I groan.

“What’s wrong with that?”

“Do you remember Jared’s vicarage? Or have you blocked that out? Because I remember it. I was on vicar duty 24/7.”

“It’s not going to be like that this time, Hon,” Brice promises, digging at his teeth with his tongue.

“And you think that, because…?”

He chases rogue bran flake remnants with the last of his chilly coffee. “Well, I’m not the only pastor this guy would be shadowing, for one thing. Yeah, ultimately, I’ll be the supervisor, but Jared and Wes would probably be better mentors, anyway.”

“I guess…”

Addi burps her opinion on the matter.

He smiles at the baby’s noises and taps his wedding ring against the side of the ceramic mug. “Really. You won’t have to be involved at all this time. I mean, other than making the guy feel welcome. Plus, nobody could be as high-maintenance as Jared was.”

I settle Addi in my arms for the second half of her bottle. “You’re a real glutton for punishment, you know that?”

Before he can respond to the charges, another skirmish breaks out at the table. Sighing, he sets his mug in the sink with the rest of his dishes. “And with that, I’m off. Good luck.” He plants a peck on my lips, then kisses the top of Addi’s head. “Although you don’t need luck with this one, because she’s an angel. Right, Ladybug?”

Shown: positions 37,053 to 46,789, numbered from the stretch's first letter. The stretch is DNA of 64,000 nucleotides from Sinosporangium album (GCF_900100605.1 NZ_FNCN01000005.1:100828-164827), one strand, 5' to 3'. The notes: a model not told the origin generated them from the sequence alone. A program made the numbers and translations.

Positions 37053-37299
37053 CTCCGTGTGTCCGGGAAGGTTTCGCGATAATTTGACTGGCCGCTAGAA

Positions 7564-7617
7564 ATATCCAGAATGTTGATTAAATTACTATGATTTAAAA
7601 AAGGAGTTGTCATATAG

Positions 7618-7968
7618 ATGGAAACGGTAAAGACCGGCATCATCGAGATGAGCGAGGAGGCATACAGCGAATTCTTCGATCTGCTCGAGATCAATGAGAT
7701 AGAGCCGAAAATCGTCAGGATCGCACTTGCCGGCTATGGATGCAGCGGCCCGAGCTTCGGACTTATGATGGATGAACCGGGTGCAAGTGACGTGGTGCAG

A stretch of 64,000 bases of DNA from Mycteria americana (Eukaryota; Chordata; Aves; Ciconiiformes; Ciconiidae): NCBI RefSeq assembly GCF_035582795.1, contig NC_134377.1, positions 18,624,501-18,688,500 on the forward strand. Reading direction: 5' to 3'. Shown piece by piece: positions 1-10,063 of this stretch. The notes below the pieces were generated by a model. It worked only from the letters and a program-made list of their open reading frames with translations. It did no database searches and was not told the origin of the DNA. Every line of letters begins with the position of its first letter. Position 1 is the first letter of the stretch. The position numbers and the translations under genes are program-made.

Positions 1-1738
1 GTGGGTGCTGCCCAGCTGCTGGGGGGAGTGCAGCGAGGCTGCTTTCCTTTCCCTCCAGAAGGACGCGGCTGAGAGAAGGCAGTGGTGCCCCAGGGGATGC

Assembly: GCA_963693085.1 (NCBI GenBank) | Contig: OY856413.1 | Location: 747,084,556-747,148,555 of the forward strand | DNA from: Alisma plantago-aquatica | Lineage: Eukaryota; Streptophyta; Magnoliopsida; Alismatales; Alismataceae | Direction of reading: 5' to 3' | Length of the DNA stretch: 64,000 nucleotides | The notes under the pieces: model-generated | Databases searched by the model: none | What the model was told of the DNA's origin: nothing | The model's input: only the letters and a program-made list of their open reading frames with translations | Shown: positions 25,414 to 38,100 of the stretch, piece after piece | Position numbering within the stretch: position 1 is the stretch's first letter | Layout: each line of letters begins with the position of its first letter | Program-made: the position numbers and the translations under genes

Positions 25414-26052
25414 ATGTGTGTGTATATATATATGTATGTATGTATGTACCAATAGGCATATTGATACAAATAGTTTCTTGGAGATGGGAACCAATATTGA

His daughter’s answer is an uncoordinated punch to his chin.

“Okay! I’ll leave you alone to eat.” He straightens and rubs his face, as if she really hurt him. Crossing to the table, he barks, “Max! Enough of the reign of terror in here. Let’s go to preschool, where you can boss around some people unrelated to you, for a change.” He pulls out Max’s chair and angles it to give his son room to hop down.

“I yanna go to school!” Brooks wails.

Harris blindly follows his twin brother’s lead in the chant.

“You guys get to stay home with Mommy and Aidan and Addi! How fun is that?” their dad gushes, struggling to speak loudly enough to be heard.

Aidan joins the chorus. Much square-mouth crying and gnashing of baby teeth ensues.

With Addi on my shoulder for another round of burping, I approach the table and shoo Brice and Max toward the garage. “Just go. Please. They’ll be fine as soon as you’re gone.”